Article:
The Manmohan Singh government went to the polls in the summer of 2014 against the backdrop of sustained high inflation over several years. The Narendra Modi government will face the electorate in the next few months with inflation well under control.

This column asks a slightly broader question. Has India finally succeeded in taming the inflation dragon? The answer has profound consequences for Indian macroeconomics. It is well known that headline inflation in India has nearly halved over the past five years. The most recent readings have been well below the central point of the target range given to the Reserve Bank of India by the government. The previous run of low inflation was in the six years to 2005, covering the tenure of the Atal Bihari Vajpayee government, as well as the first two years of the Manmohan Singh government.

That bout of low inflation was followed by nearly a decade of accelerating prices. India was a global inflation outlier and struggled with double-digit inflation even after the 2008 financial crisis when the rest of the world was battling deflation. Indian inflation has now moved closer to the average of developing peers in Asia. The narrowing inflation differential is welcome.

The trend in the three-month moving average of consumer price inflation for industrial workers shows the rise and fall in Indian inflation. The old inflation index provides a better picture as the new national consumer price index begins only in 2011 and thus cannot be used to trace price trends back to the turn of the century.

There are three possible explanations for the decline in price pressures in recent years. The question to ask is whether each of these factors is cyclical or structural. In other words, are they temporary or permanent? Three structural changes need to be highlighted.

First, global oil prices have collapsed. They have remained at moderate levels despite the synchronized recovery in the global economy since early 2017. Energy analysts believe that the entry of US shale into the global energy market has effectively capped crude oil prices.

Second, food price inflation has tumbled. Some economists argued during the episode of high inflation at the beginning of this decade, that India was facing the problem of protein inflation—as demand ran ahead of supply. Harish Damodaran has recently argued that India has now moved into an era of structural food surpluses.

Third, macro policy has been tighter in recent years. The Indian central bank is now legally committed to anchoring inflation around 4%. Inflation expectations have also drifted down. The initial record of the new inflation targeting regime has been a good one, though it has not yet been tested by a serious inflation shock.

There is thus a structural element in each of the three factors listed above. The new balance of power in the global energy market, the shift from food scarcity to food surpluses in India and the shift to a formal inflation target will act as a check on headline inflation.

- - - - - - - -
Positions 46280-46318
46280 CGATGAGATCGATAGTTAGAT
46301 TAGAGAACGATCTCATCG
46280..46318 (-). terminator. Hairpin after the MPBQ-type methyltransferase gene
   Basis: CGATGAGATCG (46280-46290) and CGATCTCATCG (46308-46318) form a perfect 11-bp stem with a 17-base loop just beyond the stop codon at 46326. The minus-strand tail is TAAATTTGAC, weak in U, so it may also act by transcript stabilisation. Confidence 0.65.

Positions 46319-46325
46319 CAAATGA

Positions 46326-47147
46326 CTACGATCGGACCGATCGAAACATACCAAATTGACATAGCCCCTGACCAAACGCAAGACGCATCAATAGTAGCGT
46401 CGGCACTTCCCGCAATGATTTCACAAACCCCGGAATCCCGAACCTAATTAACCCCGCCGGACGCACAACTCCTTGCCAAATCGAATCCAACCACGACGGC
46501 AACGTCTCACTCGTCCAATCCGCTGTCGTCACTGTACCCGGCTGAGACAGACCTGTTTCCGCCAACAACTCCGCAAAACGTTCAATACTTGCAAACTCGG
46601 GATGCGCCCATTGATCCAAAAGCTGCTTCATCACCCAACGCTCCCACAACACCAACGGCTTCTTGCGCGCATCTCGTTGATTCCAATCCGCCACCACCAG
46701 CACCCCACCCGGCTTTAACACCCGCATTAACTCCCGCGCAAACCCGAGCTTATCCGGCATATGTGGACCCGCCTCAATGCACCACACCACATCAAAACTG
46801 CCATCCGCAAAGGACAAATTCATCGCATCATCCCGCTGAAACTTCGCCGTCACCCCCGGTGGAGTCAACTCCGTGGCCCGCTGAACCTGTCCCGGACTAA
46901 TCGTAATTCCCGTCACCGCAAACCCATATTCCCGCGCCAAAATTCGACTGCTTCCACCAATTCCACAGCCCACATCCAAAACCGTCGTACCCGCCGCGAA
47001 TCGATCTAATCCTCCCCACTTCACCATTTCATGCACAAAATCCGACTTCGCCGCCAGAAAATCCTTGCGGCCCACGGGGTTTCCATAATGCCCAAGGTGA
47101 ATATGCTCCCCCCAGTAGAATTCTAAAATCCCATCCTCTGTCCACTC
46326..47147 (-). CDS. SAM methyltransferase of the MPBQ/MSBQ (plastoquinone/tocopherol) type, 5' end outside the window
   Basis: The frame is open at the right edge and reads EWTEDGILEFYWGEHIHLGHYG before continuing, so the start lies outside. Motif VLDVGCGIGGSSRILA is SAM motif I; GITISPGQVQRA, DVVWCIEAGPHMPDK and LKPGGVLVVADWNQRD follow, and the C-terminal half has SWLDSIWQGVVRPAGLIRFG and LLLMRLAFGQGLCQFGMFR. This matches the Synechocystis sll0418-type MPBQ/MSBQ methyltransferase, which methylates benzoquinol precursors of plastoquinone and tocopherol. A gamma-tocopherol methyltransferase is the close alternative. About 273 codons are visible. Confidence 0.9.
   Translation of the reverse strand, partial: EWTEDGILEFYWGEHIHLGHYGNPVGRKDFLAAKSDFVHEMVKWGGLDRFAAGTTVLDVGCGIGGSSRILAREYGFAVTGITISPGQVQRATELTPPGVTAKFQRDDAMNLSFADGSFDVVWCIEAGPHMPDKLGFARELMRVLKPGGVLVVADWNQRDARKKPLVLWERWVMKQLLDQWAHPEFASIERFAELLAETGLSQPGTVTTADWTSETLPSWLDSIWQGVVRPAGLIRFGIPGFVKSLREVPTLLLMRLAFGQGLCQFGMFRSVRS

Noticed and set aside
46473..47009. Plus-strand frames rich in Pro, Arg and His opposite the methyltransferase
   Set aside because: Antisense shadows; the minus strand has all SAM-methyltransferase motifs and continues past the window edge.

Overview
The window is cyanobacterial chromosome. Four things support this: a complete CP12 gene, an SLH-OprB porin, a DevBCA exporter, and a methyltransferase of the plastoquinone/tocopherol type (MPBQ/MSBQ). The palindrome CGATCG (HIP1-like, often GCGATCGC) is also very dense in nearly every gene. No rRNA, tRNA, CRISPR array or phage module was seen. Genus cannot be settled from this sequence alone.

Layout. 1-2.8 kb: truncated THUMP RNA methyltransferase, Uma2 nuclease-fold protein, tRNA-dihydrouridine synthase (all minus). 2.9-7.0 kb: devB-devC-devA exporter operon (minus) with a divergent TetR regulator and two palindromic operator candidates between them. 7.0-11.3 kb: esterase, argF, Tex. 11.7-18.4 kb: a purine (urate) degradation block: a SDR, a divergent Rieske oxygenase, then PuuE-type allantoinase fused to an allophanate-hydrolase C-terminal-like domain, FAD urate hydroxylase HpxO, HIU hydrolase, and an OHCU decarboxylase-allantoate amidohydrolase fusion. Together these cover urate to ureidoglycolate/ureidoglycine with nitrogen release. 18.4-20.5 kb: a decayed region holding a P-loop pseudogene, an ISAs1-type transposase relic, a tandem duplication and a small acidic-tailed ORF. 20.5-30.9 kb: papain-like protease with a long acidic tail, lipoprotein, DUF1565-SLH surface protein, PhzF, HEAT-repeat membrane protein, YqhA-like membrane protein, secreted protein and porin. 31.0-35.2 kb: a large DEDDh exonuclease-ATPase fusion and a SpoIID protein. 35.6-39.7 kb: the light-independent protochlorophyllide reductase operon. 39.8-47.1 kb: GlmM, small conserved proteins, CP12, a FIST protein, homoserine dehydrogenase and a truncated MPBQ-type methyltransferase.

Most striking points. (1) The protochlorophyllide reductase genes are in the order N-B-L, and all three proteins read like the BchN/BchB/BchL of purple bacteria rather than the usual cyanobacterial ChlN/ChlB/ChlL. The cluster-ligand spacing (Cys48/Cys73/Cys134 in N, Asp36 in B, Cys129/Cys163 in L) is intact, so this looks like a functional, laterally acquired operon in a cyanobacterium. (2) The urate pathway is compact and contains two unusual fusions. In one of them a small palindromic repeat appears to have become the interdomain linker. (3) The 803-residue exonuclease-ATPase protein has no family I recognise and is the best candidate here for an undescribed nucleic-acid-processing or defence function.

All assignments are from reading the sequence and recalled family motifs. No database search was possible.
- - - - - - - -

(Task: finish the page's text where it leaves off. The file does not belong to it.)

Yet, there are certain concerns that also need to be articulated. The most immediate one is the persistence of higher core inflation. The gap between headline inflation and core inflation leaves scope for two competing possibilities as far as the inevitable convergence goes. First, core inflation will fall towards headline inflation. Second, headline inflation will rise towards core inflation. Sajjid Chinoy has shown in a recent research report for J.P. Morgan why the latter is more statistically likely.

There was a very similar analytical conundrum a few years ago. The collapse of global commodity prices in the second half of 2015 had pushed the wholesale price index (WPI) into deflation territory. The finance ministry had argued over the next year that the central bank should cut interest rates in response to this, though consumer price inflation was far higher than the eventual target. WPI eventually converged towards consumer price inflation. This column had argued in December 2015 that India was at the end of a disinflation cycle rather than the beginning of a deflation cycle.

The persistence in higher core inflation is a stumbling block in the larger narrative that India has moved into a structurally lower inflation range. There are two specific mysteries here. One, the monetary policy committee has said in its February statement, that a modest output gap has opened up despite the fact that core inflation has been sticky. Two, analysts have been struggling to figure out why rural medical and education costs—a component of core inflation—have spiked in recent months.

The earlier patch of low inflation began when economic growth was low. It continued as the economy began to pick up speed after 2003. The subsequent economic boom eventually led to high inflation, helped by the inability to withdraw the fiscal and monetary stimulus after 2011. It remains to be seen if Indian inflation will remain low if economic growth accelerates in the years ahead. That will be the acid test.

It is risky to say that India has decisively won the battle against high inflation. However, the structural changes in the food market, the energy market and the monetary policy framework offer reason for hope. The inflation dragon may not have been killed as yet, but it seems to have been tamed.

Niranjan Rajadhyaksha is research director and senior fellow at IDFC Institute. Read Niranjan’s previous Mint columns